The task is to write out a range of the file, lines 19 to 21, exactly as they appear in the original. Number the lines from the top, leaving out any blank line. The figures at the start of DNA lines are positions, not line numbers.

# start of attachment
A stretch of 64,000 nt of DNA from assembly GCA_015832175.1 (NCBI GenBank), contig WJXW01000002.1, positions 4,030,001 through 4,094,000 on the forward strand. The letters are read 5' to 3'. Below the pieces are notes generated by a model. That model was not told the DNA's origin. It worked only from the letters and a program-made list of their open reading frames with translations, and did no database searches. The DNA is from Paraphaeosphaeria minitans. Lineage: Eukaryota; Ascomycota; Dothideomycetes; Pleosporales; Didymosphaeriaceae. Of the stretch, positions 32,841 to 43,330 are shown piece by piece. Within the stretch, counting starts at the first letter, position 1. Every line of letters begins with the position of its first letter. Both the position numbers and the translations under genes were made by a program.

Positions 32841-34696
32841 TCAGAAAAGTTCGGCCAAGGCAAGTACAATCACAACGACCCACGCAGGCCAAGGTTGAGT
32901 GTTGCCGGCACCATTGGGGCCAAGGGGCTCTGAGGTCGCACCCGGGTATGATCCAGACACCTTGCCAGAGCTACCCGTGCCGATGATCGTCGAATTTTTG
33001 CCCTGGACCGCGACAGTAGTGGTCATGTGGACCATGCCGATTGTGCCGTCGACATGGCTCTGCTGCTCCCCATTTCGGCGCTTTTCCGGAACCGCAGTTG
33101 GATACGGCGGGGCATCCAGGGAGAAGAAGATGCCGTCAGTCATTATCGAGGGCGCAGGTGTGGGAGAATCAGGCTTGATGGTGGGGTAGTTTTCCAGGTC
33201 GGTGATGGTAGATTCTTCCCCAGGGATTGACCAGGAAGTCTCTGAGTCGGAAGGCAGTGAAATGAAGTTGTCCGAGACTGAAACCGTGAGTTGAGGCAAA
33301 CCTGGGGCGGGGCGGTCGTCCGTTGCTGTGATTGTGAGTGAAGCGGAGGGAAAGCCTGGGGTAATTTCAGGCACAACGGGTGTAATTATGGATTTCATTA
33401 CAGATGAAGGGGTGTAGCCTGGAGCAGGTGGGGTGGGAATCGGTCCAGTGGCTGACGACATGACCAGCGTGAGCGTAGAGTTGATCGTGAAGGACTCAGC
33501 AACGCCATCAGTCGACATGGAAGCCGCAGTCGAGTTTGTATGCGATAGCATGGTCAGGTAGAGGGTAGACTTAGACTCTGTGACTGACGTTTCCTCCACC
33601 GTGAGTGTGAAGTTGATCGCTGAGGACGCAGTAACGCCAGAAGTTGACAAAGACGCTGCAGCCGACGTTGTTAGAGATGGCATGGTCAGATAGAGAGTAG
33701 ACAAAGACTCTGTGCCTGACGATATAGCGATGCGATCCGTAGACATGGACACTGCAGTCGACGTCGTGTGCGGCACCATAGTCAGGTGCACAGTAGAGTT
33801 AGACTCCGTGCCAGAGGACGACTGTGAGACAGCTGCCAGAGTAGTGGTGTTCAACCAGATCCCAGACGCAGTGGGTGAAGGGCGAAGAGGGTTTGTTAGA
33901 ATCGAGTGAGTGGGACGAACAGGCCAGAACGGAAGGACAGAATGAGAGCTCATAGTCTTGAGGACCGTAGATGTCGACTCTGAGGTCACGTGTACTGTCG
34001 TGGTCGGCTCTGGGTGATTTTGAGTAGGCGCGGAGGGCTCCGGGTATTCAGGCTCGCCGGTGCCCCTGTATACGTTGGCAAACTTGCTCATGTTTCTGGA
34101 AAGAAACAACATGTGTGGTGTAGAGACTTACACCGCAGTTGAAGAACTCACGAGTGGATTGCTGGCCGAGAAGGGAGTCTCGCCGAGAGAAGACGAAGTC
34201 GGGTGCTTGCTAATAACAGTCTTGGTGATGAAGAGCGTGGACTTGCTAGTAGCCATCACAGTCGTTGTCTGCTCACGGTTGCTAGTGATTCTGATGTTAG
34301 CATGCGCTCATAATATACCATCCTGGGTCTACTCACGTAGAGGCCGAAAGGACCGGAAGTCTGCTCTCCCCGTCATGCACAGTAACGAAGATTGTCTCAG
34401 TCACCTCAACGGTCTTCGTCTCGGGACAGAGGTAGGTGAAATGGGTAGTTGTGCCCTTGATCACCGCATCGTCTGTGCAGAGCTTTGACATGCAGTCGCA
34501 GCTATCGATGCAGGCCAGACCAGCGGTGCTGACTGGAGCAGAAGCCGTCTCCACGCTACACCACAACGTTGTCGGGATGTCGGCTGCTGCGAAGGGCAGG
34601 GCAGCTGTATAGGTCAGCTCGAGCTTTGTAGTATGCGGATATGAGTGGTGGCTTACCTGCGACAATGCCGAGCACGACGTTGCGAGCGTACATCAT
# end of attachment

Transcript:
34401 TCACCTCAACGGTCTTCGTCTCGGGACAGAGGTAGGTGAAATGGGTAGTTGTGCCCTTGATCACCGCATCGTCTGTGCAGAGCTTTGACATGCAGTCGCA
34501 GCTATCGATGCAGGCCAGACCAGCGGTGCTGACTGGAGCAGAAGCCGTCTCCACGCTACACCACAACGTTGTCGGGATGTCGGCTGCTGCGAAGGGCAGG
34601 GCAGCTGTATAGGTCAGCTCGAGCTTTGTAGTATGCGGATATGAGTGGTGGCTTACCTGCGACAATGCCGAGCACGACGTTGCGAGCGTACATCAT